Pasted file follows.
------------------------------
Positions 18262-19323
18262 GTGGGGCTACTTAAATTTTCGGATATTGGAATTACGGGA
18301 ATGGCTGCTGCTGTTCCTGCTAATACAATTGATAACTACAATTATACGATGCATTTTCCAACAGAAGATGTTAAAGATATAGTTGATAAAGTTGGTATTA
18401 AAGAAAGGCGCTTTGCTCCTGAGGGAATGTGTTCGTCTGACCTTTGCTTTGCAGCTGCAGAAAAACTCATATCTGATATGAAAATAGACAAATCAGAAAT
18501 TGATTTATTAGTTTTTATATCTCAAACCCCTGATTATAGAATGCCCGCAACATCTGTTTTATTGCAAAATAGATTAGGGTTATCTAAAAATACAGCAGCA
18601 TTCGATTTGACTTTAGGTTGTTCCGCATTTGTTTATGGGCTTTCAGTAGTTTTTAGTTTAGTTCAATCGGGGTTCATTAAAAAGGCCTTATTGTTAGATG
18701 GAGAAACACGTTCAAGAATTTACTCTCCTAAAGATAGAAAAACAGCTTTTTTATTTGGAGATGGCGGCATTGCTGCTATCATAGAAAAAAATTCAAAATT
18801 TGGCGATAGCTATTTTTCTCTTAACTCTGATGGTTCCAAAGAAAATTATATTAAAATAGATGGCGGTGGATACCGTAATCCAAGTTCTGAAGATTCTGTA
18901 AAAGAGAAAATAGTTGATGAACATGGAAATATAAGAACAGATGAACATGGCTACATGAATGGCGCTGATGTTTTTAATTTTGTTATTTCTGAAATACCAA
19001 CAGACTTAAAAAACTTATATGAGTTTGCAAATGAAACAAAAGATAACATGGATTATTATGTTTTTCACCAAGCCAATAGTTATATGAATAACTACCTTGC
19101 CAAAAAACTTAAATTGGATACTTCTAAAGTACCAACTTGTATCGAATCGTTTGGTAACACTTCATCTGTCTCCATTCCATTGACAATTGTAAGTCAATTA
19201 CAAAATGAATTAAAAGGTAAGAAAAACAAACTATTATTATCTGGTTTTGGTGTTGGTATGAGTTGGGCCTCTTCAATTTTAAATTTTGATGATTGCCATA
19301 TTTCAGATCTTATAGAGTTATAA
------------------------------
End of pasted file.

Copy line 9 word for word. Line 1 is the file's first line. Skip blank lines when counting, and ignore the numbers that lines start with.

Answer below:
18901 AAAGAGAAAATAGTTGATGAACATGGAAATATAAGAACAGATGAACATGGCTACATGAATGGCGCTGATGTTTTTAATTTTGTTATTTCTGAAATACCAA